If we reorder the clues by matching them to the order determined by their word ladders, the WAKE-TIRE ladder is hopefully a giveaway: Depending on which order you wrote the ladder in, the first letters of each clue spell the phrase FOLD BETWEEN S'S either down or up the page (i.e. from "Funeral service", "Of the moon, to become smaller", "Long for; need", etc.). This tells us a few things: That the apostrophe is considered a character, that there is a preferred ordering to the word ladder, and that we apparently need to fold something.
First though, we should check the other ladders' clues. With a bit more work, it can be discovered that the second letters of every ROSY-PALE clue, the thirds of every MITE-BEAR clue, the fourths of every FOOT-HAND clue, and the fifths of every HIVE-BEES clue give similar messages (at this point we also discover spaces, unlike apostrophes, are not considered characters). Respectively along with the WAKE-TIRE message again, these are:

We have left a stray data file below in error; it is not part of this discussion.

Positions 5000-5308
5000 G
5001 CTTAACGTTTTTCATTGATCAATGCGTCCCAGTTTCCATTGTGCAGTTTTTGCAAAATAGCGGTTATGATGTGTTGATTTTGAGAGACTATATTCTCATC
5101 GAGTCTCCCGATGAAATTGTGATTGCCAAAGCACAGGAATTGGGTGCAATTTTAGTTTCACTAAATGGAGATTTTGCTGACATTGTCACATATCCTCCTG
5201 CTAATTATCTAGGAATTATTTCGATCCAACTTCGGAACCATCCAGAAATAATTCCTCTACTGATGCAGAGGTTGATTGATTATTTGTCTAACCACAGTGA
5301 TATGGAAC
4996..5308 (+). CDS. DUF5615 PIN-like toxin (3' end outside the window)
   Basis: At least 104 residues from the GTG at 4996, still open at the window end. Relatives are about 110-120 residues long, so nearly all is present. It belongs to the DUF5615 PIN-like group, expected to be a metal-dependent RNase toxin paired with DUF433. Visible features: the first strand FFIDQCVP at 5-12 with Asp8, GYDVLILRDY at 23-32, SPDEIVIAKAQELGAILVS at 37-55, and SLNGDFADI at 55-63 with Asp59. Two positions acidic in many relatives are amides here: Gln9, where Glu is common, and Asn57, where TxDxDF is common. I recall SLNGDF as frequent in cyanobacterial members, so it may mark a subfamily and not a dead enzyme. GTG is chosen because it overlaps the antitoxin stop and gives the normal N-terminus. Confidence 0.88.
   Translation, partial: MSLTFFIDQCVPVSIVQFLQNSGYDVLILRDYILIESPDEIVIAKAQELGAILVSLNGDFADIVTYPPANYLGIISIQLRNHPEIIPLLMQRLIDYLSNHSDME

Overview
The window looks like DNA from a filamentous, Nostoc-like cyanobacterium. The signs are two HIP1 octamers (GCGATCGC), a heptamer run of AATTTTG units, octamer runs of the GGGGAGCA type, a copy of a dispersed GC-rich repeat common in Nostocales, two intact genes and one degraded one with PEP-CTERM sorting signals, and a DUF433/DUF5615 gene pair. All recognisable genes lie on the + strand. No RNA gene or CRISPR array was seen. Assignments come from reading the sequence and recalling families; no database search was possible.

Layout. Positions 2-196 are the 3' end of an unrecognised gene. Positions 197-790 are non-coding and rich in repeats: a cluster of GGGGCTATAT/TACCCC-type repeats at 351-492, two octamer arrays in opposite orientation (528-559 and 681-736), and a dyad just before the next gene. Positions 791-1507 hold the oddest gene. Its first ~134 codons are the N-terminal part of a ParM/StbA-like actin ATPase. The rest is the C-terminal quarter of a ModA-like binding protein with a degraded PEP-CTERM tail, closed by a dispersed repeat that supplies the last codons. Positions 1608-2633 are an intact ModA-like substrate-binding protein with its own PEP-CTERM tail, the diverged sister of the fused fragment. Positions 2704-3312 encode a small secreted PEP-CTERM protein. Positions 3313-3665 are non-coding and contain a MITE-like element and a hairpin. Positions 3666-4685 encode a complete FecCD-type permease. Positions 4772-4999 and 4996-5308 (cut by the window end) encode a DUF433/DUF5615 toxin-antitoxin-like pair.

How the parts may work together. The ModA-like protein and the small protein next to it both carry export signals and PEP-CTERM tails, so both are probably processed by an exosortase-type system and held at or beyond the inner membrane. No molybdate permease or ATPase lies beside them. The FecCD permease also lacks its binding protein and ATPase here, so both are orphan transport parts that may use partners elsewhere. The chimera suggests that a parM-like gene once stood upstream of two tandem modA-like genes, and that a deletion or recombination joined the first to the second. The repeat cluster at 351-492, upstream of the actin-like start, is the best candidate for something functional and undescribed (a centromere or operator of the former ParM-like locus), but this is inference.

It seems as well as being told to fold something, the word SHADE is being clued. For now, let's focus on the more transparent folding clue. Usually in puzzles, the order to fold something is given by a dotted line in a picture. Here we have no pictured or indeed dotted lines at all, so we must construct our own foldable item. The theme so far has been word ladders, so the most logical approach is to draw up our five ladders as rectangular grids and cut these out.